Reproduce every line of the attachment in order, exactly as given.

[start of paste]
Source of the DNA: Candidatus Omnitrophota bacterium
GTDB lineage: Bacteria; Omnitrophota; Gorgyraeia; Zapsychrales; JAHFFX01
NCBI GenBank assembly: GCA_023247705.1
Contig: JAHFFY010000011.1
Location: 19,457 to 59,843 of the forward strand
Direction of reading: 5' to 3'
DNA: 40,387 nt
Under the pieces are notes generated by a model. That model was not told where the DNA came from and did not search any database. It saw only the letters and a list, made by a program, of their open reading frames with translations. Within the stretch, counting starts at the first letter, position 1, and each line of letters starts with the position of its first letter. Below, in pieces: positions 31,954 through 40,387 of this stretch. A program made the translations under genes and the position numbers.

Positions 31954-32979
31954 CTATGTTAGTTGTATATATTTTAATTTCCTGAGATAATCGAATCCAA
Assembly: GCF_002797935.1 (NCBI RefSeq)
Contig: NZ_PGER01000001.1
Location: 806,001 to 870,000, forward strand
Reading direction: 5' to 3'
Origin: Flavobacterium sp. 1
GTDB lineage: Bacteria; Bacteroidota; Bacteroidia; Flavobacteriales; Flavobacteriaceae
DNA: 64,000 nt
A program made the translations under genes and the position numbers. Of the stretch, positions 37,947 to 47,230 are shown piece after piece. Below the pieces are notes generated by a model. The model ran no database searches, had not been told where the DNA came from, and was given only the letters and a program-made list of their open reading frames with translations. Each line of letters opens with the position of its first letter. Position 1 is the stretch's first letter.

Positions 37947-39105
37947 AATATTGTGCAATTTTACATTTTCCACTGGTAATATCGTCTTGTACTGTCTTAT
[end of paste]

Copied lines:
Source of the DNA: Candidatus Omnitrophota bacterium
GTDB lineage: Bacteria; Omnitrophota; Gorgyraeia; Zapsychrales; JAHFFX01
NCBI GenBank assembly: GCA_023247705.1
Contig: JAHFFY010000011.1
Location: 19,457 to 59,843 of the forward strand
Direction of reading: 5' to 3'
DNA: 40,387 nt
Under the pieces are notes generated by a model. That model was not told where the DNA came from and did not search any database. It saw only the letters and a list, made by a program, of their open reading frames with translations. Within the stretch, counting starts at the first letter, position 1, and each line of letters starts with the position of its first letter. Below, in pieces: positions 31,954 through 40,387 of this stretch. A program made the translations under genes and the position numbers.

Positions 31954-32979
31954 CTATGTTAGTTGTATATATTTTAATTTCCTGAGATAATCGAATCCAA
Assembly: GCF_002797935.1 (NCBI RefSeq)
Contig: NZ_PGER01000001.1
Location: 806,001 to 870,000, forward strand
Reading direction: 5' to 3'
Origin: Flavobacterium sp. 1
GTDB lineage: Bacteria; Bacteroidota; Bacteroidia; Flavobacteriales; Flavobacteriaceae
DNA: 64,000 nt
A program made the translations under genes and the position numbers. Of the stretch, positions 37,947 to 47,230 are shown piece after piece. Below the pieces are notes generated by a model. The model ran no database searches, had not been told where the DNA came from, and was given only the letters and a program-made list of their open reading frames with translations. Each line of letters opens with the position of its first letter. Position 1 is the stretch's first letter.

Positions 37947-39105
37947 AATATTGTGCAATTTTACATTTTCCACTGGTAATATCGTCTTGTACTGTCTTAT